Should Ann Arbor spend $550K for next phase of work on new Amtrak train station?
Photo courtesy of city of Ann Arbor
The resolution, which is being co-sponsored by four council members, also outlines a process for putting the question of a new Amtrak station on a future election ballot. But before voters get to have a say, the city would continue spending money on the project.
The $550,000 is needed as a local match for a $2.8 million federal grant the city received to study building a new train station somewhere in Ann Arbor. The city's preferred site is along Fuller Road on the footprint of a surface parking lot in front of the University of Michigan Hospital.
The city's 2012-13 budget already included $307,781 as a local match for the $2.8 million federal grant. The $307,781 was for items the city thought would serve as a local match, but city officials are now learning they will not serve as a match, so the $550,000 is on top of the budgeted amount.
The Federal Railroad Administration has awarded the city a $2.8 million high-speed rail grant for conceptual planning, environmental documentation and preliminary engineering related to what's being called Ann Arbor Station. The completion of those tasks will allow for future final design and construction of an improved intercity passenger rail station in Ann Arbor.
Council Member Christopher Taylor, D-3rd Ward, said he has reasonable confidence the resolution will win approval.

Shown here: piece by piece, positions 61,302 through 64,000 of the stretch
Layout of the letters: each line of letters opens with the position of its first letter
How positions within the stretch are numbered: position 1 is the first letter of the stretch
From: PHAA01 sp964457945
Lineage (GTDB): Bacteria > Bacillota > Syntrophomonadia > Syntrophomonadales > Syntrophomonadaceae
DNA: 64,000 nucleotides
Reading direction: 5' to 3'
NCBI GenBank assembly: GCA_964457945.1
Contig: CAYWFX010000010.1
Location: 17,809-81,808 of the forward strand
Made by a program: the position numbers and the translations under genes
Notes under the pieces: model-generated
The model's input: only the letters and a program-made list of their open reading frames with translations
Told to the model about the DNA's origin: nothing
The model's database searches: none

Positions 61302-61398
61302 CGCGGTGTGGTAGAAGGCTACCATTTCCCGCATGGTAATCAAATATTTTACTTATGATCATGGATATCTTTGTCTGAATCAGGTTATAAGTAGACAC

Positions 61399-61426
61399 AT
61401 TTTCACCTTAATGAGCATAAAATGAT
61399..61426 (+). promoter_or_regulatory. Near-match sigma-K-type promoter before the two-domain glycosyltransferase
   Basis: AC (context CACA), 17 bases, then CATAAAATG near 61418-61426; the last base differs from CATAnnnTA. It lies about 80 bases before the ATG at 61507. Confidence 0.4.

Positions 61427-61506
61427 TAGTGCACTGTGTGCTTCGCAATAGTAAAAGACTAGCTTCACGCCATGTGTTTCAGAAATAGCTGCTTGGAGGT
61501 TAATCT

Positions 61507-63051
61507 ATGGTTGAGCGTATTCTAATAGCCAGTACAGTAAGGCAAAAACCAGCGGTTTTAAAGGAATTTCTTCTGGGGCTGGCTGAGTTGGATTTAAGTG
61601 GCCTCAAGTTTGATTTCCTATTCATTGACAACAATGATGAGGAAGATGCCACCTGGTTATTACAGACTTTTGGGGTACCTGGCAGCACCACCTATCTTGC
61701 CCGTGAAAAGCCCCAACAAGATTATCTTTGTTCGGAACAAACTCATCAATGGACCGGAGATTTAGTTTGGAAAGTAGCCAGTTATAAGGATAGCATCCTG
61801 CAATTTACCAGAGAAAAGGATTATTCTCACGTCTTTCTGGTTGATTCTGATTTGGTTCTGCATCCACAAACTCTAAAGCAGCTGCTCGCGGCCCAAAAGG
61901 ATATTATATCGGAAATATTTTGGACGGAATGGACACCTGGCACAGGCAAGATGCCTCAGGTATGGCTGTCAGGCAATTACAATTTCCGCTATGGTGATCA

He's sponsoring it along with Mayor John Hieftje and Council Members Sabra Briere and Marcia Higgins. With support from Council Members Sandi Smith, Carsten Hohnke, Margie Teall and Tony Derezinski — four other allies of the mayor — it would have the eight votes needed.
The resolution would direct the city administrator to seek alternative funding for $300,000 of the $550,000 local match from other eligible local partners — such as the University of Michigan or the Ann Arbor Transportation Authority — that might be interested in sharing the cost.
AATA CEO Michael Ford told AnnArbor.com last week his agency is not in a financial position to contribute to the Ann Arbor Station project, and U-M spokesman Jim Kosteva said he wasn't aware of any conversations between the university and the city on the matter.
Downtown Development Authority Director Susan Pollay also said this past week that to her knowledge no one at the DDA had been contacted about it, either.
Hieftje detailed his vision for funding a new train station earlier this year, painting a hypothetical scenario where Ann Arbor could get a new $30 million train station and the city's share of the cost would be less than $3 million.
Monday's meeting starts at 7 p.m. on the second floor of city hall, which is at the corner of Huron and Fifth Avenue in downtown Ann Arbor.
Ryan J. Stanton covers government and politics for AnnArbor.com. Reach him at firstname.lastname@example.org or 734-623-2529. You also can follow him on Twitter or subscribe to AnnArbor.com's email newsletters.